For some time my old friend Larry has suggested that I visit this museum where he has been a docent since retiring as a librarian, so last Wednesday I took the Metro downtown with him. Getting off the train at the Judiciary Square stop, you see the building right in front of you as you get off the escalator. Built between 1882 and 1887, the building's brick exterior catches your eye, and I really should have gotten a picture of it.
However, I did photograph the interior atrium which they call the Great Hall and is spectacular:
The photo taken from the top floor doesn't really do the interior justice. The Great Hall is larger than a football field and appropriately has been used for many Presidential Inauguration Balls, the first for Grover Cleveland before the building was even completed. The building was originally constructed to house the US Pension Bureau and has been used by other government departments before being restored to serve as a museum. The original architect/engineer was Montgomery Meigs who had been a general in the Union Army during the Civil War.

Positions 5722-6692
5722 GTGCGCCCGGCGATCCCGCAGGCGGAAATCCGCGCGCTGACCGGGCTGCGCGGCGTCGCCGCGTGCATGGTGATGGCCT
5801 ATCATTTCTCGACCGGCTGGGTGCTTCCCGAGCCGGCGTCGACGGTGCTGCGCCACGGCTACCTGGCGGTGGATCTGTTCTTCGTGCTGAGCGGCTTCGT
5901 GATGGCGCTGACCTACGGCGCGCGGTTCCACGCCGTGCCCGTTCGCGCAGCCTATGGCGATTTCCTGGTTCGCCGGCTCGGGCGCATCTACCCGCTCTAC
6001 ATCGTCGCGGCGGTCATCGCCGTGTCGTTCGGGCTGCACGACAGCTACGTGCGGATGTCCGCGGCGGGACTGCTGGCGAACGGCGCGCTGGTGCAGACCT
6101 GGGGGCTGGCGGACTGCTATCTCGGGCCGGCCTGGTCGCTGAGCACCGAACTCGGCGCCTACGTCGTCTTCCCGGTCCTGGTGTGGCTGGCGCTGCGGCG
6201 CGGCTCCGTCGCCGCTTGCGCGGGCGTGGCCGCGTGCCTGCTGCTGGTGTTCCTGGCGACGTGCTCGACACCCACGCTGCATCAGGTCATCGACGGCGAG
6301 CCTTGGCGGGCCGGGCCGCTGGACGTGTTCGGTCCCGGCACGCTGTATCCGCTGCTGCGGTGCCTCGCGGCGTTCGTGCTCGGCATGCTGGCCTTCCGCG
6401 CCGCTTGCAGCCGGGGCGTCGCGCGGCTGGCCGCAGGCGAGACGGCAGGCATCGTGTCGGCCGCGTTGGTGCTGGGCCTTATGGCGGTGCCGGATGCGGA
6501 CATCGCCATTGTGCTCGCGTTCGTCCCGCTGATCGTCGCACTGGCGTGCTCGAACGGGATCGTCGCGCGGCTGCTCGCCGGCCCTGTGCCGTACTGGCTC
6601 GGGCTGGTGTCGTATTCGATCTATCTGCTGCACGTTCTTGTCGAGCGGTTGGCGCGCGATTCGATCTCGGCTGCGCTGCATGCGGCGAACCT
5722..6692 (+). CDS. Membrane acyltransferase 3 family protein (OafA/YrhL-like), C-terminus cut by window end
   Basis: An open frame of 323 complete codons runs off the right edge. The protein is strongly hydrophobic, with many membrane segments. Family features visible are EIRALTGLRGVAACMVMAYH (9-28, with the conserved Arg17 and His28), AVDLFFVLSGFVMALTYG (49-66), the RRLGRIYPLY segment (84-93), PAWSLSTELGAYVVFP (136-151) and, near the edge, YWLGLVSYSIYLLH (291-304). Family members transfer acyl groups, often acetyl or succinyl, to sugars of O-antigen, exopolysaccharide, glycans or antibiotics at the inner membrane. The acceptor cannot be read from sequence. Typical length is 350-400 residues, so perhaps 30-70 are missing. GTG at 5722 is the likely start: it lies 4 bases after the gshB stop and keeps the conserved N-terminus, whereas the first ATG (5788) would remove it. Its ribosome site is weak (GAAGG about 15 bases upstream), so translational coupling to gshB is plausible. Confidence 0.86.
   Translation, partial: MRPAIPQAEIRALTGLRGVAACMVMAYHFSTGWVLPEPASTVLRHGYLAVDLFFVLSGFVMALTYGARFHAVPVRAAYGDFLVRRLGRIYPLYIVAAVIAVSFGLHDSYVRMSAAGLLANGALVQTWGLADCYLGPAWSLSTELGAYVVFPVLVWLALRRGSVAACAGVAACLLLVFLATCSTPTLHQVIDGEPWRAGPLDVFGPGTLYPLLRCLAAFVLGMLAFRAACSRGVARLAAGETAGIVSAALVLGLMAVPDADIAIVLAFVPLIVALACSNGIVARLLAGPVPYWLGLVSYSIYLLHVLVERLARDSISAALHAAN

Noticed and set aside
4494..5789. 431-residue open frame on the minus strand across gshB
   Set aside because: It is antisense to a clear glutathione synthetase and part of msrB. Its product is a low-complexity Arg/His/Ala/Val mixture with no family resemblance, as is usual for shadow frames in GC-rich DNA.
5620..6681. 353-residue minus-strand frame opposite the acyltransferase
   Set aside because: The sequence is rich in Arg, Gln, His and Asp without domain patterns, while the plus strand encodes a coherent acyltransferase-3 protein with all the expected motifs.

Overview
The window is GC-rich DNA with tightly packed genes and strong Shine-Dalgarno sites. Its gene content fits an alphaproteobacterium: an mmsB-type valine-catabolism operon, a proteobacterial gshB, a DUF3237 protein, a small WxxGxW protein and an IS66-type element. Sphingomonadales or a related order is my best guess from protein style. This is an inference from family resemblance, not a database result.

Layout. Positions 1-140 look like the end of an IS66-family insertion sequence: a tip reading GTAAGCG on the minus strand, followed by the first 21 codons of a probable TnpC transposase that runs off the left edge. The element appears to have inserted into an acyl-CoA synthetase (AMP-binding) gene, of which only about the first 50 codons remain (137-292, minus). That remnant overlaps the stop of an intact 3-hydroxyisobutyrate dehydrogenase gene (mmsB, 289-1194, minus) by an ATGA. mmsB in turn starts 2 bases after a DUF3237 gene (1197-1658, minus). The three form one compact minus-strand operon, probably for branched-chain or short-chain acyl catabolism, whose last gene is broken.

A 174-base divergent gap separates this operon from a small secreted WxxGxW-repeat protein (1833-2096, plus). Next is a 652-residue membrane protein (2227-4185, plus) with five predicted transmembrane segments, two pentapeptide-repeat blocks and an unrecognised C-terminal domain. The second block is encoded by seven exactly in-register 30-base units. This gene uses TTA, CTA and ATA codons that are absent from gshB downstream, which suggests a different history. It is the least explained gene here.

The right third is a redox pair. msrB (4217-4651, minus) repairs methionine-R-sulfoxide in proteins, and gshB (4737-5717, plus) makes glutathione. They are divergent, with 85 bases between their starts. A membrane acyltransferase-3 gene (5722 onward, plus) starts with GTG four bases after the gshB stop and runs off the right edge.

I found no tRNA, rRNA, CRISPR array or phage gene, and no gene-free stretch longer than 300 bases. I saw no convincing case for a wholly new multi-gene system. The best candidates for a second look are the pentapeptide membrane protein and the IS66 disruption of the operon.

Hearing about one particular exhibit finally motivated me to make this visit. The exhibit showed the history of St. Elizabeth's insane asylum where my father worked for many years. I have memories of visits there when I was a child and he brought me to work with him for various reasons, and the exhibit brought back many of those memories. I also got a sampling of some of the other exhibits, enough of a sampling to make me want to return for another visit.